I was told by a wise man that to succeed in life you need a mission, and mine is ‘‘to help people deliver software a little bit better.’ A simple mission that has taken me from product management at Rational Software, leading a consulting business at Ivar Jacobson Consulting, to my VP and RD role Forrester Research and now as chief product officer Tasktop. This journey has taught me many things about software delivery which can be distilled into four main tenets:
- Autonomy – Empowered individuals and teams to solve problems and get things done.
- Transparency – Success is enabled by clear understanding of status and progress.
- Collaboration – Software delivery is a team sport requiring flow between managers and fans.
- Adaptability – Flexible, Agile processes enable teams to succeed.
By focusing on these four areas software delivery professionals can not only create a much more efficient delivery value stream, but also more importantly deliver increased business value. However these concepts are not easy and some of the challenges include:
After years of corporate control and traditional manufacturing approaches being applied to knowledge workers organizations have a really hard time allowing individuals to take control of their actions. Accountable yes, but able to make choices about how they do their work, or the tools and techniques they use, no way ! But increasingly we see developers taking control of their destiny. In part this is because the rate of innovation has outstripped the speed of corporate control groups, and developers are pivotal to business value and innovation.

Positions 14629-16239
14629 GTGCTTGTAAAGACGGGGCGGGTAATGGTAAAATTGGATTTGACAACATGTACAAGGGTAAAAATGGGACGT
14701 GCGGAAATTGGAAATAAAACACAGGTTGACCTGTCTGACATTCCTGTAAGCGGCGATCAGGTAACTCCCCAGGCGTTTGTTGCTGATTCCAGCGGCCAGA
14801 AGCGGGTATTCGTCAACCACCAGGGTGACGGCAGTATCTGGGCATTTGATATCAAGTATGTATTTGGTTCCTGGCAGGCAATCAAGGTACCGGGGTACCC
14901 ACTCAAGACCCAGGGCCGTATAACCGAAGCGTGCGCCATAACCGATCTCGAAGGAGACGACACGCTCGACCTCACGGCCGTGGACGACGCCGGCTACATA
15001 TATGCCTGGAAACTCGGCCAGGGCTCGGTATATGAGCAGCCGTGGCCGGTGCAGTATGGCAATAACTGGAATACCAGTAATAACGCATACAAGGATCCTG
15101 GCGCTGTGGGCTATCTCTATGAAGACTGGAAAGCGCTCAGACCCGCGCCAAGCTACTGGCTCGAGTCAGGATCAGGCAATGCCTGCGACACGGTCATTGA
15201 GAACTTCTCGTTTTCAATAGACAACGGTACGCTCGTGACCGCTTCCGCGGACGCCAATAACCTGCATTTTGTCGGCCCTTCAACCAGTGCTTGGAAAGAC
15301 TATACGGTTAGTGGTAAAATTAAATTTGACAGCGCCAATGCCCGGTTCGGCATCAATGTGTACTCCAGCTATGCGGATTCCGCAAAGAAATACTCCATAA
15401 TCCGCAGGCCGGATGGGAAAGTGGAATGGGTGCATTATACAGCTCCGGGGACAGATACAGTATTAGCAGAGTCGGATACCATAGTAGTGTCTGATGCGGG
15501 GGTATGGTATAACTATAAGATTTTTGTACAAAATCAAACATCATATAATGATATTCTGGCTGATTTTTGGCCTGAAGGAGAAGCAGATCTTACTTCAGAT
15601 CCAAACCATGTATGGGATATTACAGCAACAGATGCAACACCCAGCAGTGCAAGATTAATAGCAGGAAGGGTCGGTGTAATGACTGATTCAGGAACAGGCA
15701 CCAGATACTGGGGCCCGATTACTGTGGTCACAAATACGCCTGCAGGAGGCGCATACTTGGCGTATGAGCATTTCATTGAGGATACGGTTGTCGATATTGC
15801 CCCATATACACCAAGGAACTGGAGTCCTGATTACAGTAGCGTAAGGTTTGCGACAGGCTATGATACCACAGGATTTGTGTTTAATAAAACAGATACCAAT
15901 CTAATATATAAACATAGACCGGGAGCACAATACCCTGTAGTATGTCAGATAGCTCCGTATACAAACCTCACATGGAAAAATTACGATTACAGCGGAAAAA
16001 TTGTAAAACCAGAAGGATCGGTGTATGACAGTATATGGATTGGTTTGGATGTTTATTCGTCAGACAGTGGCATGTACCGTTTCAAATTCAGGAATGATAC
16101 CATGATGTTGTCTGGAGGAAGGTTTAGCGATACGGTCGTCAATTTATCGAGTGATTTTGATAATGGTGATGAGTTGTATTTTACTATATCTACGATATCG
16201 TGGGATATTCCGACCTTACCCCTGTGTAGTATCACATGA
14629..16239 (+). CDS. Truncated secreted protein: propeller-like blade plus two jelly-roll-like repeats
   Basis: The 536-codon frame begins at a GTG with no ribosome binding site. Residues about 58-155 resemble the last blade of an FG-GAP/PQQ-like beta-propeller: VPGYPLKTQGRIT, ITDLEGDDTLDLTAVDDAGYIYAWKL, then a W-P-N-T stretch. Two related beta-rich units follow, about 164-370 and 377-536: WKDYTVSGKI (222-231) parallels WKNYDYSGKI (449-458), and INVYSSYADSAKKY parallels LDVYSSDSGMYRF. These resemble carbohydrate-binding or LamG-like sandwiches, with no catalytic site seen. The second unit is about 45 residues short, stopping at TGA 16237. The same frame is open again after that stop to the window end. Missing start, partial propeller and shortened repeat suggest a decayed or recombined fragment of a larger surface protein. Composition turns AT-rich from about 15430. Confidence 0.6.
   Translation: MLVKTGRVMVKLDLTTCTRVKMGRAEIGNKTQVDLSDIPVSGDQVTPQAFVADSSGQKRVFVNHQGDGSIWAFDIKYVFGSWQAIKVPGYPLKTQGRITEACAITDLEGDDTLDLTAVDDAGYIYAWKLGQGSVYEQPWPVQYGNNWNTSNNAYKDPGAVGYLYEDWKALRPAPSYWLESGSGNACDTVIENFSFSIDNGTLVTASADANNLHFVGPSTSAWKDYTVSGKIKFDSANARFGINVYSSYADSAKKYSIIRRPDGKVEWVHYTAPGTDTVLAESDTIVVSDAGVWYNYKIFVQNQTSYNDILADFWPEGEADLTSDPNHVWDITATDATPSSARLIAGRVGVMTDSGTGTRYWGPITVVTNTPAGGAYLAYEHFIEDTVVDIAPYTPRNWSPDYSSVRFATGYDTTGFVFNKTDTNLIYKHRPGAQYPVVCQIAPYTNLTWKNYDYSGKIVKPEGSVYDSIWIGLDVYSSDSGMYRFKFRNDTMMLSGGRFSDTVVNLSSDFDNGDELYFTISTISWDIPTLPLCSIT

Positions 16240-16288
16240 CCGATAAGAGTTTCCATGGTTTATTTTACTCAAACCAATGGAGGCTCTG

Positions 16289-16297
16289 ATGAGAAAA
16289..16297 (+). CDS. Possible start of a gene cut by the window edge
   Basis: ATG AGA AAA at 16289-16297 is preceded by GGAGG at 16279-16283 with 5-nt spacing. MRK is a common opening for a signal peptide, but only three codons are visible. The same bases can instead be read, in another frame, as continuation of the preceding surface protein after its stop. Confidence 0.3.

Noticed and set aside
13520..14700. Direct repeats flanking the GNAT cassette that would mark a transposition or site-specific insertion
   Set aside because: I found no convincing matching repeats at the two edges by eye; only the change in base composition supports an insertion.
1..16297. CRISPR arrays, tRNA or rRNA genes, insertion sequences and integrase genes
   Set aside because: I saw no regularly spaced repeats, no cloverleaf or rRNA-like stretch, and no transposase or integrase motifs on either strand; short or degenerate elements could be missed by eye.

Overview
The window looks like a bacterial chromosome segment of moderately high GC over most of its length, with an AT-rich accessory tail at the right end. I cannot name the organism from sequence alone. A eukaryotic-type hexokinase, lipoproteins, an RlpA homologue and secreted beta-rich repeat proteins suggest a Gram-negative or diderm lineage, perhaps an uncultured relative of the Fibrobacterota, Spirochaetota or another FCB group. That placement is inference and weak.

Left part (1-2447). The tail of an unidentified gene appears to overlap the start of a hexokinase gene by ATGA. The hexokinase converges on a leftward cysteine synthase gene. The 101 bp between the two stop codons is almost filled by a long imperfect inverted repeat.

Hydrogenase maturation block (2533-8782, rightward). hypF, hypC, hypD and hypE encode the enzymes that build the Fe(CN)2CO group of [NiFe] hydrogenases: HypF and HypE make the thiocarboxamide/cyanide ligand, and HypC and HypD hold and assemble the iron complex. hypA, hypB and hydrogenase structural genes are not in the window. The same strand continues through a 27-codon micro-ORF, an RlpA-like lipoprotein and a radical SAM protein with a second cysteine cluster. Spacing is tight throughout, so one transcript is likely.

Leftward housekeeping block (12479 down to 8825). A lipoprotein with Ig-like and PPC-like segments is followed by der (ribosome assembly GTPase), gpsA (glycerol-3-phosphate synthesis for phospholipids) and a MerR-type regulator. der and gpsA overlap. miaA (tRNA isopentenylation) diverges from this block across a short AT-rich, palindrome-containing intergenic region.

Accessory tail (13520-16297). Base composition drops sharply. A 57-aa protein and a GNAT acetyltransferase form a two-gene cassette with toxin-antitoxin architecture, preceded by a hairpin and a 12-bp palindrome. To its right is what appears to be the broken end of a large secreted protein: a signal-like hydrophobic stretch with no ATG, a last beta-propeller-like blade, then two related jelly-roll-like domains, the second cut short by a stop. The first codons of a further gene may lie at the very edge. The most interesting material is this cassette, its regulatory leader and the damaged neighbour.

Separate tools, different processes, disconnected departments, and outsourced vendors all add to the complexity of trying to build a complete picture. Many organizations look to the PMO to solve this problem, spending lots of time, and money trying to compile a view of the truth. But the PMO approach is less and less likely to work with the increased cadence of software delivery where status changes frequently.
Many companies talk a good talk about teams, but the reality is that software delivery pro’s are measured as individuals, in multiple teams and have contradicting priorities. That makes collaboration difficult for teams, and even harder for external stakeholders who find interfacing with these ever changing entities complex and frustrating.Complex value streams just add to the mess.
The only time you know how to do something is when you have done it before. But most software development processes focus on sequential flow, assuming that if you spend enough time up front and apply the right techniques you can solve any problem. Agile has proven that this is not the case and has become the defacto standard for development. But the reality of is water-scrum-fall with development teams using Agile, but management and release requiring teams to still deliver in a sequential manner.
So, i hear you ask, what does this all do with my move to Tasktop.. In a word Tasktop provides the glue that enables organizations to realize these four tenets :-
- Autonomy – Allowing individuals to use the best tools to do their job whilst ensuring those tools work together.
- Transparency – Connecting repositories to enable one view of the truth.
- Collaboration – Tasks enable structure, conversation and context.
- Adaptability – Support customization of tools and flexible processes.
Modern web architectures, restful interfaces and open source development tools have created the perfect storm for building a stateless integration hub that integrates the value stream of software delivery.
My job at Tasktop is to drive the product vision in support of the four tenets. But i can not do this alone and will be working with you all, the tool vendors and the broader community to ‘help people deliver software just a little bit better’